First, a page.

Yet, he didn’t get into his first formal club until he made the transition to Lagos. On completion of his secondary school education, he travelled to Lagos to live with an uncle and got the opportunity to play for Green Berets FC, a team campaigning in the Lagos Amateur Football Association (LAFA) League.

However, his uncle kicked against his playing football, basing his opposition on the fact that football was a high-risk game that could lead to permanent disability in case of a major injury and, perhaps more importantly, it was not a well-paying job at the time unlike the current era where players make ton of money weekly. As a compromise, he sought and got admission to the Yaba College of Technology to study Business Administration and still continued to play his football.

From Green Berets, he was soon to move to Eko Holiday Inn FC, still in the LAFA league but his performance was attracting attention of those that mattered in the sport. The year was 1988 and ACB Football Club, a big outfit campaigning in the elite division showed interest but before they could move for him, he got a call up to the national U-17 team preparing for the qualifying series of the FIFA Youth Championship scheduled for Scotland the following year.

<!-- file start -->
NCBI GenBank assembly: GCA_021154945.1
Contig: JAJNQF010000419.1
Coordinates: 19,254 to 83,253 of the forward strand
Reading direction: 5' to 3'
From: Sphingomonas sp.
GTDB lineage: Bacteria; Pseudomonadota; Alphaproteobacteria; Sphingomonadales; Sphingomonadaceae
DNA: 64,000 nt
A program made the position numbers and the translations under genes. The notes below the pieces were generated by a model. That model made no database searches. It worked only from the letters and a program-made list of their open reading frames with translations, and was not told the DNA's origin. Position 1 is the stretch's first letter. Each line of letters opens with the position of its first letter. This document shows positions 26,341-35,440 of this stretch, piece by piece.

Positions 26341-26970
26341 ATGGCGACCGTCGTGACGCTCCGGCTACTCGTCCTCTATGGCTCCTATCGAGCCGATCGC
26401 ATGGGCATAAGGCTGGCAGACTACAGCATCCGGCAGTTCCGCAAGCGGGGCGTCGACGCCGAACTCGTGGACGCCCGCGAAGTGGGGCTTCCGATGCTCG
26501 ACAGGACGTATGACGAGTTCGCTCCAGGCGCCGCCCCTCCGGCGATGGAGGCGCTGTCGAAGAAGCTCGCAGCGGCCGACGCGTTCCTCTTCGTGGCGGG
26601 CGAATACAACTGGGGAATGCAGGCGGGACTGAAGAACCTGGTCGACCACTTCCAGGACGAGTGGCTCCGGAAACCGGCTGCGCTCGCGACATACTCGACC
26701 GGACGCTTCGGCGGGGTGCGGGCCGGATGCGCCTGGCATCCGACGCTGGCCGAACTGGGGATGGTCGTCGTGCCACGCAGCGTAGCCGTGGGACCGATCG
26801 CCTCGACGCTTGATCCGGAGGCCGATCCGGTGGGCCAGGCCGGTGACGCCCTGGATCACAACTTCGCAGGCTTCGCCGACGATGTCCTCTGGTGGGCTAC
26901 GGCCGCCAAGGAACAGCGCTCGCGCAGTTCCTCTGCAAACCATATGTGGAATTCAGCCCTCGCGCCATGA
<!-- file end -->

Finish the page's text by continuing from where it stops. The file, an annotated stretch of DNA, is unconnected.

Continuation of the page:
After a grueling selection process, he finally made the team and helped it to qualify for the World Cup. However, his job was not done yet as he still needed to make the final cut to Scotland because the national selectors had used a larger pool of players to prosecute the qualifiers and must trim the suad down to the final 18.ACB made a successful bid and got the signature of the budding star who, it was apparent to everyone, was destined for greater things. He made the step up to the big league and was already in the first team by the time he left for Scotland with the Golden Eaglets.

In Scotland, Ikpeba played every single minute of the Eaglets’ four games as the Nigerian starlets came unstuck in the quarter-finals against eventual winners Saudi Arabia. They were eliminated via penalty shoot-out after regulation and extra-time had ended barren.